In a statement King Salman alluded to the “exploitation by some of the weak souls” who have put their own interests above the public interest, in order to, illicitly, accrue money” for the creation of the anti-graft committee.

The detentions follow a crackdown in September on political opponents of Saudi Arabia’s rulers that saw some 30 clerics, intellectuals and activists detained. Prince Alwaleed, a flamboyant character, has sometimes used his prominence as an investor to aim barbs at the kingdom’s rulers. In December 2015, he called then-US presidential candidate Donald Trump a “disgrace to all America” and demanded on Twitter that he withdraw from the election.

The arrested officials are believed to be being housed in the five-star Ritz Carlton Hotel, which two weeks ago held a high-profile investment summit under the auspices of Prince Mohammed. The convention centre next door was used to receive Donald Trump in May, when the US president travelled to Saudi Arabia to reset relations with his country’s long-term ally, which had deteriorated under the Obama administration that had pivoted to Iran.

Saudis really are on the brink of dramatic changes.  In 2015, Mohammed bin Salman became minster of defence. Just a few months ago, he became the head of all the internal security forces because they got rid of the Mohammed bin Nayef, then crown prince. Now he’s taken control of the third most important security apparatus within the country, so he has defence, he is in control of interior and now he is in control of the guards.

Clearly he has the stage set. Clearly all the heads of all the major media networks, newspapers, and commentators were all already groomed, set in motion in order to defend the crown prince and his policies. There are already new songs for the crown prince and his glory, so internally they are definitely setting the stage in terms of the three security apparatuses, the media and so on.

President Trump has given his blessings and support to the crown prince with the hundreds of billions of dollars of promised contracts, so he’s certainly supporting his various ambitions in the region, most importantly that of the confrontation with Iran in the region. This is something that Trump really wants as well as apparently a promised rapprochement with Israel.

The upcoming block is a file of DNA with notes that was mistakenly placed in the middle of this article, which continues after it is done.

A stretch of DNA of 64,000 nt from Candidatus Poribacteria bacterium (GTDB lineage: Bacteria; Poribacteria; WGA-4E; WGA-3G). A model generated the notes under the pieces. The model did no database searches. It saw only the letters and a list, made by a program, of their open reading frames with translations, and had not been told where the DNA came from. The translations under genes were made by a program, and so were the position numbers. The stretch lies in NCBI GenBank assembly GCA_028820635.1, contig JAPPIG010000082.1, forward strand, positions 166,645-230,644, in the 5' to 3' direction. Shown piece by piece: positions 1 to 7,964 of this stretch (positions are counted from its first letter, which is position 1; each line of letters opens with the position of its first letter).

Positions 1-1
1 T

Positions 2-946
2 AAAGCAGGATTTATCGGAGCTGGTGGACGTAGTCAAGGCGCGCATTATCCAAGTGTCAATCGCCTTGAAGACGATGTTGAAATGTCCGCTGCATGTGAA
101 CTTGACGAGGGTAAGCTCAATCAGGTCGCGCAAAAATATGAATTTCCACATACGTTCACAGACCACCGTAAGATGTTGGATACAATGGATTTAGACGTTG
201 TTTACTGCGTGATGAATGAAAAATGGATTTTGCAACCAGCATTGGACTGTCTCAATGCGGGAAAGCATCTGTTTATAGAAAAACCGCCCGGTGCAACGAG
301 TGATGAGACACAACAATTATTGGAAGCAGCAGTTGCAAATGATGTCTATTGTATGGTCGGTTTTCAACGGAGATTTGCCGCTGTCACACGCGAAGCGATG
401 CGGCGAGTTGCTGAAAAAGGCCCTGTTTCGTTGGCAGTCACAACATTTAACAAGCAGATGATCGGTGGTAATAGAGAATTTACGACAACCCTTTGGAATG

Rise of Saudi Arabia

Saudi Arabia is geographically the fifth-largest state in Asia and second-largest state in the Arab world after Algeria. Saudi Arabia is bordered by Jordan and Iraq to the north, Kuwait to the northeast, Qatar, Bahrain and the United Arab Emirates to the east, Oman to the southeast and Yemen to the south. It is separated from Israel and Egypt by the Gulf of Aqaba. It is the only nation with both a Red Sea coast and a Persian Gulf coast and most of its terrain consists of arid desert and mountains.

Saudi Arabia is called in the West as a monarchical autocracy.  Saudi Arabia is considered a regional and middle power.  Saudi Arabia was the world’s second largest arms importer in 2010–2014. By 1976, Saudi Arabia had become the largest oil producer in the world. King Khalid’s reign saw economic and social development progress at an extremely rapid rate, transforming the infrastructure and educational system of the country; in foreign policy, close ties with the USA were developed.

Saudi Arabia’s command economy is petroleum-based; roughly 75% of budget revenues and 90% of export earnings come from the oil industry. Saudi Arabia officially has about 260 billion barrels (4.1×1010 m3) of oil reserves, comprising about one-fifth of the world’s proven total petroleum reserves It is strongly dependent on foreign workers with about 80% of those employed in the private sector being non-Saudi.

Discovery of oil greatly enhanced the economic and financial prowess of Saudi kingdom. Petroleum was discovered on 3 March 1938 and followed up by several other finds in the Eastern Province. Saudi Arabia has since become the world’s largest oil producer and exporter, controlling the world’s second largest oil reserves and the sixth largest gas reserves. The kingdom is categorized as a World Bank high-income economy with a high Human Development Index and is the only Arab country to be part of the G-20 major economies. However, the economy of Saudi Arabia is the least diversified in the Gulf Cooperation Council, lacking any significant service or production sector, apart from the extraction of resources.

Saudi Arabia is heavily dependent on oil for income and has been suffering since oil prices crashed from more than $100 a barrel in 2014. The kingdom has been desperately trying to diversify its economy away from the commodity, but is still focused on trying to raise oil values and restore its main income source. Saudi Arabia’s risky plot to raise oil prices to save its economy has failed sending the country into crisis. The kingdom tried to manipulate prices by slashing output to increase demand, but the plan backfired as US shale producers continued to pump more oil. Prices have fallen as low as $43 a barrel and remained well below $50 since the end of May when OPEC announced its plans to tackle oversupply. OPEC members Libya and Nigeria were previously exempt from the cap announced in May, but desperate OPEC and Saudi could now pressure the two countries to comply in the hope of denting supply. Russia has already called on OPEC to cap output from Nigeria and Libya in the near future and it will be interesting to see if any new agreements are proposed for both nations to join the oil production cut agreement.